The number of complications following endoscopic tattooing is relatively small but not limited, and most are related to transmural injection. From our investigations, the spillage rate of transmural injections varies from 2.4% to 13% (Table 1). Most of these cases did not have any symptoms resulting from those complications. Case reports and case series of the adverse effects of endoscopic tattooing, including focal peritonitis[35,36], infected hematoma and/or abscess formation[36-38], inflammatory pseudotumor[39], idiopathic inflammatory bowel disease[40], post-operative adhesions[41], and tumor inoculation[42] have been published. A summary of the complications of endoscopic tattooing from previously published reports is shown in Table 2.

Table 2 Summary of complications of endoscopic tattooing for colorectal lesion localization from previously published reports.
AuthorsLocationInterval timeMaterialAmountInstrumentComplications
Yano et al[41]NANAIndia ink0.7 mL undilutedNAPost-op adhesion
Bahadursingh et al[43]SigmoidNAIndia inkNANATransmural injection to small bowel
Singh et al[35]RectosigmoidNAIndia inkNANATransmural injection, focal peritonitis
Park et al[36]Descending18 hIndia ink0.5 mL diluted 1:10Sclerotherapy needleColonic abscess with focal peritonitis
Gopal et al[40]70, 85 cm from Anal vergeNo surgeryIndia ink4 mL undilutedNAIdiopathic inflammatory bowel disease
Tutticci et al[42]Rectum75 dSpot2 mL (0.5 mL each)25G endoscopic needlePigmentation peritoneal adenocarcinoma (tumor inoculation)
Marques et al[37]Sigmoid3 dSpot4 mL (0.5 mL each)NAInfected intramural hematoma
Alba et al[38]Sigmoid10 dIndia ink1 mL diluted 1:10Sclerotherapy needleRectus muscle hematoma and abscess
Coman et al[39]Sigmoid5 dIndia ink2 mL (0.5 mL each) diluted 1:1NAInflammatory pseudotumor
Sigmoid14 dIndia ink2 mL (0.5 mL each) diluted 1:1NAInflammatory pseudotumor
Cappell et al[44]Cecum7 dIndia ink4 mL totalSclerotherapy needleTransmural injection
Spillage of dye into peritoneal cavity
Cecum13 dIndia ink4 mL totalSclerotherapy needleTransmural injection
Spillage of dye into peritoneal cavity

One of most the common preparations from the standard recommendation is the concentration of India ink for injection, which consists of undiluted, 1:1, or 1:10 dilution solutions. These solutions might be one of the possible reasons for the adverse results seen when using this technique. Another technical concern is the intraperitoneal scatter of dye from transmural injection. Consequently, this can lead to a number of complications including infection and inflammatory reaction. Moreover, a major concern, although there is only one case report of needle tract inoculation that might be contaminated with cancer cells from the intraluminal area to the intraperitoneal cavity, was reported by Tutticci et al[42]. This interesting case report is a concern and questions whether all the scattered dye in the peritoneal cavity should be examined or removed at the time of surgery. Unfortunately, there are no recent data to answer this question. Further study is needed.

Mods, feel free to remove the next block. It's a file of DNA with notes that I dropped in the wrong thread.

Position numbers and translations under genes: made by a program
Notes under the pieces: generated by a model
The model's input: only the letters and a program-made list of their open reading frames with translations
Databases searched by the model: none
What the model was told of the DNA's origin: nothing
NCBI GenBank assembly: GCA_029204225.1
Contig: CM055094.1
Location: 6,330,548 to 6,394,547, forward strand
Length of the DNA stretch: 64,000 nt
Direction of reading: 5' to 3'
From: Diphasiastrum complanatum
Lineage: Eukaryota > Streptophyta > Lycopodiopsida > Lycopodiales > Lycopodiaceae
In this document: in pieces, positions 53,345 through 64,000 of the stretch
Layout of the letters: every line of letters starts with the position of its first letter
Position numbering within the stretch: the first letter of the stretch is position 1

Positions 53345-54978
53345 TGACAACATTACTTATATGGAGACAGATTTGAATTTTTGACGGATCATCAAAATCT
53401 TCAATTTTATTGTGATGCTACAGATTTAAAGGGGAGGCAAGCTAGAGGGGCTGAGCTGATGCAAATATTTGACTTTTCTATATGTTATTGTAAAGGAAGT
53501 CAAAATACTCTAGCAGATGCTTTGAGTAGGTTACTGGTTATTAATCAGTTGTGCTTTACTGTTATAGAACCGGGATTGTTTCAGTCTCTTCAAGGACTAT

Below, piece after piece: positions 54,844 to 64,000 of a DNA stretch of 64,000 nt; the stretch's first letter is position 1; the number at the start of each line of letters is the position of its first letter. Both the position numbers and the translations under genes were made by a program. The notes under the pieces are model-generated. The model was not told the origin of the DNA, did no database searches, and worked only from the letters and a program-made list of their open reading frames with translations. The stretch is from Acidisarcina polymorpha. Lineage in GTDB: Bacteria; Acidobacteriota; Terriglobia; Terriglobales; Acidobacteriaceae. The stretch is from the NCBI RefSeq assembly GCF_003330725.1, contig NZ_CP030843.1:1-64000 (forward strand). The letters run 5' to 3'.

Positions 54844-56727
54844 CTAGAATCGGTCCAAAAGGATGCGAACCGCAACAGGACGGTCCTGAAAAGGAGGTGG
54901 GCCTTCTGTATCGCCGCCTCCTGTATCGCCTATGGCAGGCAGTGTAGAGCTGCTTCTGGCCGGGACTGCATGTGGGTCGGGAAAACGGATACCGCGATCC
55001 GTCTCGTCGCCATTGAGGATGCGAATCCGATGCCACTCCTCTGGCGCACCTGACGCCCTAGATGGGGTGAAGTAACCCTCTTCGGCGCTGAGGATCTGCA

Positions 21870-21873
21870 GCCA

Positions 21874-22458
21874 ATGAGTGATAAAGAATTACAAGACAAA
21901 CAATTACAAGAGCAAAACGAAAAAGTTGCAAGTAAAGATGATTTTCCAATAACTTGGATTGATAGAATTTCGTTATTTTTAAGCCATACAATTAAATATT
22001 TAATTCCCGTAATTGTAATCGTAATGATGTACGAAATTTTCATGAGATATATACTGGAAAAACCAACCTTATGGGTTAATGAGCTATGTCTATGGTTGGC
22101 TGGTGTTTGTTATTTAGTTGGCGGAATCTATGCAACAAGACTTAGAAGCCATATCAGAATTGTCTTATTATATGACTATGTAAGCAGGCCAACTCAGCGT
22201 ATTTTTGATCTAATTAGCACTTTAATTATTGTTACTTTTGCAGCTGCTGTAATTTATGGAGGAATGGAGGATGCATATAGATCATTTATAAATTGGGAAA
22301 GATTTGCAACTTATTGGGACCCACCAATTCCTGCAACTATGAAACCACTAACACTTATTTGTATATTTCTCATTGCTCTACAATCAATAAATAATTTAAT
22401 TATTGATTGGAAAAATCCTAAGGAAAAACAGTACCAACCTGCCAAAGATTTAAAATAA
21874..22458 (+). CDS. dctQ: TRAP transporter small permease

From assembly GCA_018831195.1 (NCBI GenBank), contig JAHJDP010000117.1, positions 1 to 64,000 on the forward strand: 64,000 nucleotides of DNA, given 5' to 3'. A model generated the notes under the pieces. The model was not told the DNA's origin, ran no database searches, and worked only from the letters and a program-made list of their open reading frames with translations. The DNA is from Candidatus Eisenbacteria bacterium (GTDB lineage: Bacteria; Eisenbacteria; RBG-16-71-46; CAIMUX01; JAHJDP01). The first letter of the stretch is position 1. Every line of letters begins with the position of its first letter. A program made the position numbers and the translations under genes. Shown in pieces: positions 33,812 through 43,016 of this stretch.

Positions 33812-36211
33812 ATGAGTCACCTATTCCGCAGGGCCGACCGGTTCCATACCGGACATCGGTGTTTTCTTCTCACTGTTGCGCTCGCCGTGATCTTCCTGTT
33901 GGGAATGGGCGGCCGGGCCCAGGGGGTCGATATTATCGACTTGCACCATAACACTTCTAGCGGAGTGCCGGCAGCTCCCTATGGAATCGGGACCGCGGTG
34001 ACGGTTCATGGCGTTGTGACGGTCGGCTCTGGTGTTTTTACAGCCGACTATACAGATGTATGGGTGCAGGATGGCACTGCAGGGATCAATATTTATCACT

CONCLUSION

CRC screening is recommended in the US population for individuals older than 50 years. As a result, 30%-50% of all subjects were found to have polyps and 0.2%-11% had a malignancy. Some polyps can be removed endoscopically, but some require further surgical intervention. Therefore, localization of the lesion is crucial to prevent false segment resection, especially for the laparoscopic approach.

Endoscopic tattooing is one of the most common preoperative localization techniques. From this review, the accuracy of endoscopic tattooing is high and varies from 70% to 100%. The false positive rate is 1.6%-7% and the incidence of intra-operative invisible lesions is 1.6%-15%. The number of complications is small but not limited, and most are related to transmural injection. The spillage rate varied from 2.4% to 13%, but most patients with dye spillage were asymptomatic. Following the standard recommendation, including the preparation of substances and injection techniques can prevent unanticipated events.

Footnotes

Peer reviewers: Jayesh Sagar, MBBS, MS, MRCS, MD, Surgical Registrar, Royal Sussex County Hospital, Brighton, BN2 5BE, United Kingdom; Jin Gu, MD, FACS, Professor, Chief of Colorectal Surgery, Peking University School of Oncology, 52 Fu Cheng Lu, Beijing 100142, China

S- Editor Yang XC L- Editor Webster JR E- Editor Zheng XM